Socioeconomically Disadvantaged Groups and Metabolic Syndrome in European Adolescents: The HELENA Study

Isabel Iguacel, Claudia Börnhorst, Nathalie Michels, Christina Breidenassel, Jean Dallongeville, Marcela González-Gross, Frédéric Gottrand, Anthony Kafatos, Eva Karaglani, Mathilde Kersting, Stefaan de Henauw, Christina Paulina Lambrinou, Lorenza Mistura, Denes Molnár, Esther Nova, Marc J. Gunter, Alejandro de la O Puerta, Azahara I. Rupérez, Kurt Widhalm, Inge HuybrechtsLuis A. Moreno

Research output: Contribution to journalArticle


Purpose: Psychosocial stressors derived from socioeconomic disadvantages in adolescents can result in higher risk of metabolic syndrome (MetS). We aimed to examine whether socioeconomic disadvantages were associated with MetS independent of lifestyle and whether there was a dose-response relationship between the number of cumulated socioeconomic disadvantages and risk of MetS. Methods: This study included 1,037 European adolescents (aged 12.5–17.5 years). Sociodemographic variables and lifestyle were assessed by self-reported questionnaires. Disadvantaged groups included adolescents with low-educated parents, low family affluence, migrant origin, unemployed parents, and nontraditional families. MetS risk score was calculated as the sum of sex- and age-specific z-scores of waist circumference, blood pressure, lipids, and insulin resistance. Linear mixed-effects models adjusted for sex, age, pubertal status, and lifestyle were used to study the association between social disadvantages and MetS risk score. Results: Adolescents with low-educated mothers showed a higher MetS score (.54 [.09–.98]; β estimate and 99% confidence interval) compared to those with high-educated mothers. Adolescents who accumulated more than three disadvantages (.69 [.08–1.31]) or with missing information on disadvantages (.72 [.04–1.40]) had a higher MetS risk score compared to nonsocioeconomically disadvantaged groups. Stronger associations between socioeconomic disadvantages and MetS were found in male than in female adolescents. Conclusions: Adolescents with low-educated mothers or with more than three socioeconomic disadvantages had a higher MetS risk, independent of lifestyle, potentially due to higher psychosocial stress exposure. Policy makers should focus on improving low-educated familiesa and more disadvantaged families' knowledge on nutrition and physical activity to help them cope better with stress.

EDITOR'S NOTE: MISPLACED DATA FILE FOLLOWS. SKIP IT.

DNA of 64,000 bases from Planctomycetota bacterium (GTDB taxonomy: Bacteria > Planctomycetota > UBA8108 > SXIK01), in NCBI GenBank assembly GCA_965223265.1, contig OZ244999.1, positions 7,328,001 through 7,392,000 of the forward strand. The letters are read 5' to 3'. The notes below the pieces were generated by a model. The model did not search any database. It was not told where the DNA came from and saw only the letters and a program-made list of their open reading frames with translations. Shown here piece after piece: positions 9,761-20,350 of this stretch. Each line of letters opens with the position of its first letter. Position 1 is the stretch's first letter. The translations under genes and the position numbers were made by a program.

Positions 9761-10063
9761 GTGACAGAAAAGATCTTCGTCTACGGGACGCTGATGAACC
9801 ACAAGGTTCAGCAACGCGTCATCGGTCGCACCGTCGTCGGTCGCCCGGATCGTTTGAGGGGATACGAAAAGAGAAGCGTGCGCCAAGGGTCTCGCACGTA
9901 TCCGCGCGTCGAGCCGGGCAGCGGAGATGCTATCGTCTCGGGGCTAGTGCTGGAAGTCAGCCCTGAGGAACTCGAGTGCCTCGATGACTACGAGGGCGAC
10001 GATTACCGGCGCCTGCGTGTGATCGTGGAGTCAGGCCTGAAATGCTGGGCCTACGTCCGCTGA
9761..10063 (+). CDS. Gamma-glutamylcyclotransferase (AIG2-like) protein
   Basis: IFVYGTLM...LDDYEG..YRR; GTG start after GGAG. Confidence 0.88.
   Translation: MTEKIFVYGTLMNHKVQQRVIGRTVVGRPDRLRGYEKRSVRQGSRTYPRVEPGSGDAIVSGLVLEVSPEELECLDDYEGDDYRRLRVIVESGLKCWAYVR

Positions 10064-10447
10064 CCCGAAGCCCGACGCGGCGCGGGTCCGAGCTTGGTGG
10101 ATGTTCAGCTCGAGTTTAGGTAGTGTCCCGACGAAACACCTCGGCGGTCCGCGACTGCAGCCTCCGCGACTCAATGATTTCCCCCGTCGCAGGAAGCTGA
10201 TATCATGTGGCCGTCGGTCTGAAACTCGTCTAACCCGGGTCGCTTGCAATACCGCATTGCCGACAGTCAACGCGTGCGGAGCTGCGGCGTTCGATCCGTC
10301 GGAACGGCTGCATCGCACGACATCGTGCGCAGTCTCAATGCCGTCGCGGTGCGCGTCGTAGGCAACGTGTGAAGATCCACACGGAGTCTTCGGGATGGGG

Original languageEnglish
JournalJournal of Adolescent Health
Publication statusAccepted/In press - 2020


  • adolescents
  • Metabolic syndrome
  • Modifiable lifestyle indicators
  • Obesity
  • Socioeconomic disadvantages
  • Socioeconomic status

ASJC Scopus subject areas

  • Pediatrics, Perinatology, and Child Health
  • Public Health, Environmental and Occupational Health
  • Psychiatry and Mental health

Fingerprint Dive into the research topics of 'Socioeconomically Disadvantaged Groups and Metabolic Syndrome in European Adolescents: The HELENA Study'. Together they form a unique fingerprint.

  • Cite this

    Iguacel, I., Börnhorst, C., Michels, N., Breidenassel, C., Dallongeville, J., González-Gross, M., Gottrand, F., Kafatos, A., Karaglani, E., Kersting, M., de Henauw, S., Lambrinou, C. P., Mistura, L., Molnár, D., Nova, E., Gunter, M. J., de la O Puerta, A., Rupérez, A. I., Widhalm, K., ... Moreno, L. A. (Accepted/In press). Socioeconomically Disadvantaged Groups and Metabolic Syndrome in European Adolescents: The HELENA Study. Journal of Adolescent Health.